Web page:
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Carnoustie makes pitch for 2009 Ryder Cup

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Carnoustie, one of the supreme tests of championship golf and a controversial venue for last year’s Open, has emerged as a surprise contender to stage the Ryder Cup match in 2009 should the event be awarded to Scotland.

Though Gleneagles, Loch Lomond and Turnberry are thought to be the three leading contenders north of the border to host the match against the Americans, both the Old Course in St Andrews and the publicly-owned course in Angus are also in the frame.

The news of Carnoustie’s candidacy is sure to set alarm bells ringing in America after most of the US players were left shell-shocked by the severity of the lay-out there last July.

High winds and deep rough sent scores soaring and many bruised egos were less than impressed by a seaside course regarded by aficionados as the most brutal on the Open rota.

David Duval and Davis Love III delivered some of the more strongly-worded criticisms from across the Atlantic with Love observing after Paul Lawrie’s triumph that the tournament got the winner which it deserved

Lawrie’s final score of 290, six-over par, was the highest winning total in an Open since Henry Cotton’s 294 at Muirfield in 1948.

Now, it has been confirmed that the most prestigious match-play event in world golf could also be held at Carnoustie. Sandy Jones, the chief executive of the Professional Golfers Association, the organisation which chooses the country and the venue for 2009, revealed yesterday that the links is a candidate. "Carnoustie is very much under consideration," said Jones. "We are looking at five venues in Scotland. Two of them are inland courses [at Loch Lomond and Gleneagles) while three are links – St Andrews, Turnberry and Carnoustie.

"I thought at last year’s Open, for example, that the infrastructure for the championship at Carnoustie was very impressive. Now the set-up of the course was something else. But that won’t be an issue in 2009. We can cut the golf course to suit our requirements.

"Personally, I don’t want to be critical of how the R&A set up the course. Maybe it didn’t turn out exactly the way they would have wanted. But that’s not for me to say."

The fact that 60 per cent of the venues under consideration in Scotland are links courses is also bound to surprise those at home and abroad who adhere to the view the Ryder Cup is permanently on sale to the highest bidder.

"This isn’t just about money," Jones insisted. "In fact, in many ways, it’s the least of all the issues involved. Everyone who is already in the frame recognises the need to meet the financial requirement and the funding of the various aspects.

"But it isn’t simply about the size of the cheque you write. We will work with each venue and ask them: can you provide this, can you meet that, can you commit to this? I also intend to be quite honest with people and, yes, at some point venues will drop out.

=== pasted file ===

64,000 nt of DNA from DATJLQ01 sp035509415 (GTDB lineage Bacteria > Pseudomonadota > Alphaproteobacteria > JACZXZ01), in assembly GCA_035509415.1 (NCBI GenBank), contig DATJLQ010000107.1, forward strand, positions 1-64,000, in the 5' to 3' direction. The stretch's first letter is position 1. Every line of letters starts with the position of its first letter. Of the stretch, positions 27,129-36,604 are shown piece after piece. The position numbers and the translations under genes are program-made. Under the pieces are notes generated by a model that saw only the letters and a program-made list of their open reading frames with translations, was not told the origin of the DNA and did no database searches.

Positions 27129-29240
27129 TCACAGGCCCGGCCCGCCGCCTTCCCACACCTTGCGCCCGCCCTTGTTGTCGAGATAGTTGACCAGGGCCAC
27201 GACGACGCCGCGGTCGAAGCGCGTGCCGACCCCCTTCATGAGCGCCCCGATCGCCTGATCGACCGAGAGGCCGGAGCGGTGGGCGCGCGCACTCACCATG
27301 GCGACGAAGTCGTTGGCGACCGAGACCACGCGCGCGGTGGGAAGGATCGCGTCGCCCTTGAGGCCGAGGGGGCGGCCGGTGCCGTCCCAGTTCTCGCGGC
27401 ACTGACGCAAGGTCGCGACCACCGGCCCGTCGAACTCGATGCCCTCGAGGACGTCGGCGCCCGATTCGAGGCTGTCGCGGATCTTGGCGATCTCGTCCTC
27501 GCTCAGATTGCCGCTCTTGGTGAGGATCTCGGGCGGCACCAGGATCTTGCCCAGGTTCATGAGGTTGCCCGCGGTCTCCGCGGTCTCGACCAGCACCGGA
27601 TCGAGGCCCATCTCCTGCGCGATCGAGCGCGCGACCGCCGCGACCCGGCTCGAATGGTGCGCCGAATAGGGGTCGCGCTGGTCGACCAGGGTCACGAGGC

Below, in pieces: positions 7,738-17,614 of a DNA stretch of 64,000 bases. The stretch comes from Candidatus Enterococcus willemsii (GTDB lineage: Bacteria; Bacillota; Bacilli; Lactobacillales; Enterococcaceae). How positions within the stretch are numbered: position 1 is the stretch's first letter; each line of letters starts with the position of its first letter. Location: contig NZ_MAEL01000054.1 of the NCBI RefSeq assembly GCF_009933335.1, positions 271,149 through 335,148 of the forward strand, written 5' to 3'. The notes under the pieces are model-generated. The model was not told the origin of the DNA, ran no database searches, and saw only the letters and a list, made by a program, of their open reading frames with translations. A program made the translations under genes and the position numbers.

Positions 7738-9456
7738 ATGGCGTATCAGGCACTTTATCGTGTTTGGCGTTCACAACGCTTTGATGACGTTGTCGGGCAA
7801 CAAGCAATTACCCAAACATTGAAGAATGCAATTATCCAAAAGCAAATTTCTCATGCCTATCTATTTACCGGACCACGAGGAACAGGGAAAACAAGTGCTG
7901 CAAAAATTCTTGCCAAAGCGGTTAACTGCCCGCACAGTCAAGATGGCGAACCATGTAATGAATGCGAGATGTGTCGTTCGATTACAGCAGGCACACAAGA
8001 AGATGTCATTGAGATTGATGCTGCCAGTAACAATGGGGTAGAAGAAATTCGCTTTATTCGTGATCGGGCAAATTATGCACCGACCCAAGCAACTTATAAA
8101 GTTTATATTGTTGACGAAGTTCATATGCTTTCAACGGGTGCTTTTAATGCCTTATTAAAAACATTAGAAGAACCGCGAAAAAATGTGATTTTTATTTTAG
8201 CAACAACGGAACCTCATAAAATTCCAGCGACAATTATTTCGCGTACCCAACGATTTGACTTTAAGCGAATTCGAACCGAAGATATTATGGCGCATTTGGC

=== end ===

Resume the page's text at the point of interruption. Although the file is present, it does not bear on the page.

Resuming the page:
"I’vet been adamant from the start that the Ryder Cup is not for sale. Yet I keep reading in magazines claims that the match will never go to a links venue because all the big hotel chains will just put a big cheque on the table and the men in grey suits will accept it.

"Believe me, that’s not what it’s about. For example, you can’t say Carnoustie is part of a commercial chain because it happens to have a hotel."

Colin Montgomerie, who is campaigning to bring the Ryder Cup to Scotland in 2009 and is regarded as a likely captain of the European team that year, described the issue of playing the match on a links as secondary

"My job is to try and help Scotland as a country get the Ryder Cup, that’s the only thing which matters at the moment," commented Monty.

"If we cross that hurdle, then we’ll worry about what course, or what type of course, later."

Before any conclusion is reached about a venue, of course, a decision will need to be made first about which part of Britain gets the match.

The Scottish bid has been favourite ever since the Parliament’s executive indicated they were ready to match words of support with hard cash and deliver financial backing for the £10 million enterprise.

A prompt decision is needed because the investment required to bring the Ryder Cup north of the border for the first time since it was held at Muirfield in 1973 can only be justified if a long-term strategy for tourism is put in place to promote Scotland as the home of golf.

"We haven’t set a date in concrete yet when the decision will be taken, but our intention is to make up our minds by the end of the year or early in 2001 at the very latest," added Jones.

"The danger with an event which is still nine years away is that you can just let matters run and run. What I want to do is set a target for the end of the year so that we know which geographical area of the country will get the match. Will it be Scotland, the north-east of England or Wales ?

"Another factor is that two out the three candidates would have more than one possible venue. So if we can name the region at that stage, our ultimate aim nine months later will be to announce which course will host the 2009 match when we play the Americans at the Belfry next year.

"We’re still in the process of gathering all the facts we need to make our decision. Mike Gray [a senior PGA executive] is going round the different places compiling a document which separates the issues of country and venue."

He’s got appointments between now and June to meet everyone and visit every potential club venue."

Apart from the five Scottish sites, Gray will take in Slaley Hall and Wynyard Hall in the north-east of England and Celtic Manor in Wales before the PGA issue their verdict.

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